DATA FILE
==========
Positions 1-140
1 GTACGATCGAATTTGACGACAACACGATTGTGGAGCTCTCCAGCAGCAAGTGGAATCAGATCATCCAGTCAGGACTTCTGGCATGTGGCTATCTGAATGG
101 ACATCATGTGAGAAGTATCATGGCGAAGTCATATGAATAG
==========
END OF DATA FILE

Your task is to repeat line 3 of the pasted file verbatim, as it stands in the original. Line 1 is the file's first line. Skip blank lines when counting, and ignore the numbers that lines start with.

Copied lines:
101 ACATCATGTGAGAAGTATCATGGCGAAGTCATATGAATAG